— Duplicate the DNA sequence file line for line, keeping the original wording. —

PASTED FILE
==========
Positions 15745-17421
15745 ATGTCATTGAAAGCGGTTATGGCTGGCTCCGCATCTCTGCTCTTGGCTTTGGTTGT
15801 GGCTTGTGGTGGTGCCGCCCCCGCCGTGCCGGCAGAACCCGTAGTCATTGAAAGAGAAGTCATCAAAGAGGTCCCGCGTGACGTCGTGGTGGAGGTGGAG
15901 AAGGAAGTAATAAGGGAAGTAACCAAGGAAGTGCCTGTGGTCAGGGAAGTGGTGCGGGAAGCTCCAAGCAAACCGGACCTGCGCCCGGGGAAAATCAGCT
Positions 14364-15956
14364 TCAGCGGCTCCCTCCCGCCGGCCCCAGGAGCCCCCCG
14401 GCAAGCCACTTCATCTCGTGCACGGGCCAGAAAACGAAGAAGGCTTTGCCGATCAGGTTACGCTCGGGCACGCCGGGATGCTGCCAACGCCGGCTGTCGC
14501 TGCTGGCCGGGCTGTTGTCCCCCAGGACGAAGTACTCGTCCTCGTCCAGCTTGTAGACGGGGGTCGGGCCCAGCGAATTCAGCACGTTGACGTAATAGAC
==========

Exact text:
Positions 15745-17421
15745 ATGTCATTGAAAGCGGTTATGGCTGGCTCCGCATCTCTGCTCTTGGCTTTGGTTGT
15801 GGCTTGTGGTGGTGCCGCCCCCGCCGTGCCGGCAGAACCCGTAGTCATTGAAAGAGAAGTCATCAAAGAGGTCCCGCGTGACGTCGTGGTGGAGGTGGAG
15901 AAGGAAGTAATAAGGGAAGTAACCAAGGAAGTGCCTGTGGTCAGGGAAGTGGTGCGGGAAGCTCCAAGCAAACCGGACCTGCGCCCGGGGAAAATCAGCT
Positions 14364-15956
14364 TCAGCGGCTCCCTCCCGCCGGCCCCAGGAGCCCCCCG
14401 GCAAGCCACTTCATCTCGTGCACGGGCCAGAAAACGAAGAAGGCTTTGCCGATCAGGTTACGCTCGGGCACGCCGGGATGCTGCCAACGCCGGCTGTCGC
14501 TGCTGGCCGGGCTGTTGTCCCCCAGGACGAAGTACTCGTCCTCGTCCAGCTTGTAGACGGGGGTCGGGCCCAGCGAATTCAGCACGTTGACGTAATAGAC